Monday, August 30, 2010

An Open Letter To Mr. Glenn Beck and Mrs. Sara Palin

In which The Legendary reminds our leaders of our federal government's historical aloofness from matters of a spiritual nature and the reasons thereof...

It is, quite simply, a matter far too important to be left
to the ministrations of some silly government, this matter of the individual's spiritual approach and moral posture in the presence of his Creator.

I have two reasons and they are to be found in the preamble to the Virginia Religious Freedom Act authored by Thomas Jefferson and the Memorial and Remonstrance authored by James Madison against the appointment of any particular church as an agency of the government.

This is a letter of veto President Madison wrote to Congress in 1811:

Veto Message to Congress
February 21st 1811

Having examined and considered the Bill, entitled "An Act incorporating the protestant Episcopal Church in the Town of Alexandria in the District of Columbia," I now return the Bill to the House of Representatives, in which it originated, with the following objections.

Because the Bill exceeds the rightful authority, to which Governments are limited by the essential distinction between Civil and Religious functions, and violates, in particular, the Article of the Constitution of the United States which declares, that "Congress shall make no law respecting a Religious establishment." The Bill enacts into, and establishes by law, sundry rules and proceedings relative purely to the organization and polity of the Church incorporated, and comprehending even the election and removal of the Minister of the same, so that no change could be made therein, by the particular Society, or by the General Church of which it is a member, and whose authority it recognizes. This particular Church, therefore, would so far be a religious establishment by law, a legal force and sanction being given to certain articles in its constitution and administration...

Because the Bill vests in the said incorporated Church, an authority to provide for the support of the poor, and the education of poor children of the same, an authority, which being altogether superfluous if the provision is to be the result of pious charity, would be a precident for giving to religious Societies as such, a legal agency in carrying into effect a public and civil duty.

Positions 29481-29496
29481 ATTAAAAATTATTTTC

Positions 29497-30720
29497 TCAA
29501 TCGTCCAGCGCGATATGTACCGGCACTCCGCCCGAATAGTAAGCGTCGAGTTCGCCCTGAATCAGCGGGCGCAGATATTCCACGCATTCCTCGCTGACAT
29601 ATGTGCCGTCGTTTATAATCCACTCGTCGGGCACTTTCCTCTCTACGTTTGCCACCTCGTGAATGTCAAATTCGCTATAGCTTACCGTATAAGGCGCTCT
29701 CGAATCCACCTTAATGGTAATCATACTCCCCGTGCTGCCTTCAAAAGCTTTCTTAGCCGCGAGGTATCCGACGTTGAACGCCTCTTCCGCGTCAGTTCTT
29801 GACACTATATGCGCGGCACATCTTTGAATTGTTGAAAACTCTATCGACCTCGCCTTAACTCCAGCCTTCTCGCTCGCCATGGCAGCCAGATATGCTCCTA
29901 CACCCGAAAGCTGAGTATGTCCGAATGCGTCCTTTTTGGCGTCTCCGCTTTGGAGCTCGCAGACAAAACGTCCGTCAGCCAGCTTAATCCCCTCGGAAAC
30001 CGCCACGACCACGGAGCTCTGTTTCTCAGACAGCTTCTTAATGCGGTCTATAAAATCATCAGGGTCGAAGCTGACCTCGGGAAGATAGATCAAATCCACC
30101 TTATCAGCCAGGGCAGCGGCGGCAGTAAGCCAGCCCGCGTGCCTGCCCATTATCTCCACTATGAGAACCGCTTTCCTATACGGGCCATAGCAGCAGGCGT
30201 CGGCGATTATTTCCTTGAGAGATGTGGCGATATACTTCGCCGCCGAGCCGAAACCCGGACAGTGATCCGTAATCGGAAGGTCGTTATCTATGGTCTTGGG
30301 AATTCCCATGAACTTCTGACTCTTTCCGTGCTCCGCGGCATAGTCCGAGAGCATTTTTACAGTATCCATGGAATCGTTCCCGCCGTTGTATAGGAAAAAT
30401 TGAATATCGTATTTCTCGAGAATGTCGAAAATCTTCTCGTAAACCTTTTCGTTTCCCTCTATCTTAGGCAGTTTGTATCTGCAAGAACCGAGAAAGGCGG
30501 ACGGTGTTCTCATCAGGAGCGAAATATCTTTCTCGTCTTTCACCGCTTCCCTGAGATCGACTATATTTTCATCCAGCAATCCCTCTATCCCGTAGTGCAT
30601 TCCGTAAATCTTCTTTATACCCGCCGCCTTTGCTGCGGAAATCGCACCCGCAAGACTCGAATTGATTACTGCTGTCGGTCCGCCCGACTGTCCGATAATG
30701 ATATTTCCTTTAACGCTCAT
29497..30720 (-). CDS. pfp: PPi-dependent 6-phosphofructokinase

This is the Virginia Religious Freedom Act:

The Virginia Act For Establishing Religious Freedom
Thomas Jefferson, 1786

Well aware that Almighty God hath created the mind free; that all attempts to influence it by temporal punishments or burdens, or by civil incapacitations, tend only to beget habits of hypocrisy and meanness, and are a departure from the plan of the Holy Author of our religion, who being Lord both of body and mind, yet chose not to propagate it by coercions on either, as was in his Almighty power to do; that the impious presumption of legislators and rulers, civil as well as ecclesiastical, who, being themselves but fallible and uninspired men, have assumed dominion over the faith of others, setting up their own opinions and modes of thinking as the only true and infallible, and as such endeavoring to
impose them on others, hath established and maintained false religions over the greatest part of the world, and through all time; that to compel a man to furnish contributions of money for the propagation of opinions which he disbelieves, is sinful and tyrannical; that even the forcing him to support this or that teacher of his own religious persuasion, is depriving him of the comfortable liberty of giving his contributions to the particular pastor whose morals he would make his pattern, and whose powers he feels most persuasive to righteousness, and is withdrawing from the ministry those temporal rewards, which proceeding from an approbation of their personal conduct, are an additional incitement to earnest and unremitting labors for the instruction of mankind; that our civil rights have no dependence on our religious opinions, more than our opinions in physics or geometry; that, therefore, the proscribing any citizen as unworthy the public confidence by laying upon him an incapacity of being called to the offices of trust and emolument, unless he profess or renounce this or that religious opinion, is depriving him injuriously of those privileges and advantages to which in common with his fellow citizens he has a natural right; that it tends also to corrupt the principles of that